Thursday, June 11, 2015

Josh Marshall on Scott Walker's anti-tenure push

I've got to get out the door, so I don't have time to dig into this question, but many reform advocates such as Jonathan Chait have argued in very broad terms that educational systems which grant increased job security based on seniority only attract deadwood; good, productive academicians have no interest  in tenure since they would always be the last to be fired.

If this is true, why haven't elite private schools replaced tenure with a bonus system?

From TPM:
So I want to take a look at a different part of this. The crown jewel of the Wisconsin university system is the University of Wisconsin at Madison. It is one of the top research universities in the country and the world. And with this, you will basically kiss that jewel goodbye. To me this is the more salient reality than whether you think academic tenure is a good thing or not in itself.

If this happens, over time, the professors who can will leave. And as the top flight scholars and researchers depart, so will the reputation of the institution. So will graduate students who want to study with them, the best undergrads, money that flows to prestigious scholarship. Don't get me wrong. Not in a day or a year or even several years. But it will. If you don't get this, you don't understand the economy and incentive structure of university life.

Over the last couple decades, especially in the humanities, we've seen develop what increasingly looks like an aristocracy of tenure. The lucky PhDs land tenure and they've got a pretty good gig. In some cases they have a great gig. But the system is sustained by an army of TAs, adjuncts, other non-tenure track positions and assistant professors fighting for tenure. In some cases realistically, in some cases not at all realistically, all those folks are fighting for the hope of landing tenure at some point. Take that away and the whole system of sweated academic labor comes crashing down.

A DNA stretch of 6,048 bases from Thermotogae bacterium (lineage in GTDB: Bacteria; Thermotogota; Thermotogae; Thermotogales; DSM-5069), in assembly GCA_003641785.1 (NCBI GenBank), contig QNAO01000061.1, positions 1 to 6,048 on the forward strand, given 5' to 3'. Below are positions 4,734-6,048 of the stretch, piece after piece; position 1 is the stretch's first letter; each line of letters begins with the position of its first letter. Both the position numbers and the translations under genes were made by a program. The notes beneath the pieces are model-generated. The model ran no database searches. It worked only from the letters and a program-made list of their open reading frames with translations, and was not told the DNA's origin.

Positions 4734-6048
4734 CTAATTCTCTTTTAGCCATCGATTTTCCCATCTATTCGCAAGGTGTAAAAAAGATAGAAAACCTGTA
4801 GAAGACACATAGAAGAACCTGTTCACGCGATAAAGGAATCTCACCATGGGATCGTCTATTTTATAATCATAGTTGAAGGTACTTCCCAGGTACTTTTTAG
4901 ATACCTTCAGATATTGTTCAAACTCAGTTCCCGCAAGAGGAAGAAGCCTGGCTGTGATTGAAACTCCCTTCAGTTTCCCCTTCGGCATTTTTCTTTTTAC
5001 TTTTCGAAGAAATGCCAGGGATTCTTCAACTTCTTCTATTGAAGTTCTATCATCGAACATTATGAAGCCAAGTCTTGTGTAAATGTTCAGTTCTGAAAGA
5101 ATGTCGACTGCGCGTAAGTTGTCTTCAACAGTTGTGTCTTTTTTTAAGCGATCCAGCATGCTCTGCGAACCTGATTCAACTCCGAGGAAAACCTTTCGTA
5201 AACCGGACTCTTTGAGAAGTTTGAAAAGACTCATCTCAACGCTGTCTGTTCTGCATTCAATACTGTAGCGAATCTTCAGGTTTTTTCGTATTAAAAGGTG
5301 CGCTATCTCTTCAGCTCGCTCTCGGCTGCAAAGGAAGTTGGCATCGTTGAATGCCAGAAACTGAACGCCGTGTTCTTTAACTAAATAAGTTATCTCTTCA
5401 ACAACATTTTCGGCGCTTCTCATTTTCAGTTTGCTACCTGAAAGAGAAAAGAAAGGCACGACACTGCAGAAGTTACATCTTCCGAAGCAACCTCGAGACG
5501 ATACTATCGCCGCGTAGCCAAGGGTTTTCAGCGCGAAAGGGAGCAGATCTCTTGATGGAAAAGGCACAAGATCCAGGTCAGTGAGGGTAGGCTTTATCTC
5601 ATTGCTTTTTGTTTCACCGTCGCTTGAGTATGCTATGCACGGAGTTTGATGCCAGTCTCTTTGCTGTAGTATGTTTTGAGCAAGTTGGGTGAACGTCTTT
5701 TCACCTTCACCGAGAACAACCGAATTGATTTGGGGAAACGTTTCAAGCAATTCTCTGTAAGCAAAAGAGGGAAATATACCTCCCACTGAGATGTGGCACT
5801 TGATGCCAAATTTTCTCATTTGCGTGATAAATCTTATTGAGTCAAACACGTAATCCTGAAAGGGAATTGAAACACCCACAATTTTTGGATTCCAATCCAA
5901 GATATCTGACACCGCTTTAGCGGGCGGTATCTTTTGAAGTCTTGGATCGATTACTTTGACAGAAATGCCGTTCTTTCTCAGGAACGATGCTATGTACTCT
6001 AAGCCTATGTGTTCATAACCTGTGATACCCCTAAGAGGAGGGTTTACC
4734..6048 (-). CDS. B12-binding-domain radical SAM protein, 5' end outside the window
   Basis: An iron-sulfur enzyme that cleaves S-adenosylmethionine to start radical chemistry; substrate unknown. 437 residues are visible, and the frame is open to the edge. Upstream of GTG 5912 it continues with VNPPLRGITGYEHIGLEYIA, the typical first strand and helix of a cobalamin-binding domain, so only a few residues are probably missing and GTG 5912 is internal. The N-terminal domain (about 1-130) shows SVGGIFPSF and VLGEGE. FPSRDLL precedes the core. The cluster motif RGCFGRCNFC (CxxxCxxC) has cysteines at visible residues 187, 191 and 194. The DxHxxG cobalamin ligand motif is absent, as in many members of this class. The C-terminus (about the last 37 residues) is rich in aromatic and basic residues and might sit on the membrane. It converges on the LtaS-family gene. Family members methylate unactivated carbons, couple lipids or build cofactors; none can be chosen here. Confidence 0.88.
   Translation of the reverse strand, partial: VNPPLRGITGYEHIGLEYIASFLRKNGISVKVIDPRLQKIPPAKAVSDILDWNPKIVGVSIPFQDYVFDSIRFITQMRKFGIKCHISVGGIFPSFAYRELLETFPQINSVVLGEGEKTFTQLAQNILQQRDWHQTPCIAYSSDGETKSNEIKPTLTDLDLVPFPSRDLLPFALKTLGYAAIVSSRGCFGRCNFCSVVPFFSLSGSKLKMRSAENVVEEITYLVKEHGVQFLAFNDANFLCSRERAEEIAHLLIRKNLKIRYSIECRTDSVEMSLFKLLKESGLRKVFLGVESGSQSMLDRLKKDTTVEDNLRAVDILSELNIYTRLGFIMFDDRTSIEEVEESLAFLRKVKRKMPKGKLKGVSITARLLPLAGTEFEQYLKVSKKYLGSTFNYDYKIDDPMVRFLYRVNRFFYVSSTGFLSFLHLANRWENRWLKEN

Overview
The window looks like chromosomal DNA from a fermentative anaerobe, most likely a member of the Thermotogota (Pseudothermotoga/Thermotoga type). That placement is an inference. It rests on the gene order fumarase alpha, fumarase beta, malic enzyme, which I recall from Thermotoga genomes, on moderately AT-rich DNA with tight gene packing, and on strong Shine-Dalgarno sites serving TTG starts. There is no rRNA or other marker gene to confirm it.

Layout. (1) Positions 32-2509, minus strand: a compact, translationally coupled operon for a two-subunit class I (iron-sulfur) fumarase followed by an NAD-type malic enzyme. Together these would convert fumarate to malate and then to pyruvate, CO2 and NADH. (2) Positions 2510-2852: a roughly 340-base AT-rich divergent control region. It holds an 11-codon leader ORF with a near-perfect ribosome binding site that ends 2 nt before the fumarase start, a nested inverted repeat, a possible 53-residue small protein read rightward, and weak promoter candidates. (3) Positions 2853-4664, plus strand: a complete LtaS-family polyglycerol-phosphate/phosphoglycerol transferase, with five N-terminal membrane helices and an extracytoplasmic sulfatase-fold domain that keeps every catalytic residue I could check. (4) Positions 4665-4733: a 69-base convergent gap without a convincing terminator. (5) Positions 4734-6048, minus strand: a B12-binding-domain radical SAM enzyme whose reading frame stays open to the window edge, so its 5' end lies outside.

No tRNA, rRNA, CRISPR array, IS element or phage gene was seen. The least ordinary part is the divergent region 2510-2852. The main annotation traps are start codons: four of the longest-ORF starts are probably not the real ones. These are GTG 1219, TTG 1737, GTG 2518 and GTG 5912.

But again, that's bigger picture. Let's look at the medium picture. Take tenure out of the University of Wisconsin and the people who can will - over time - leave. If we had a single national system, that would be one thing, as it would effect all equally. And the departees wouldn't have any place to go. But it won't. Private universities, with the most outrageously high tuitions, will not do this. And the top academics will go there. The net effect of all this will be to kill off or bleed dry great state universities which are yes, still pricey, but not as crazy expensive and hard to get into as the prestige private universities.

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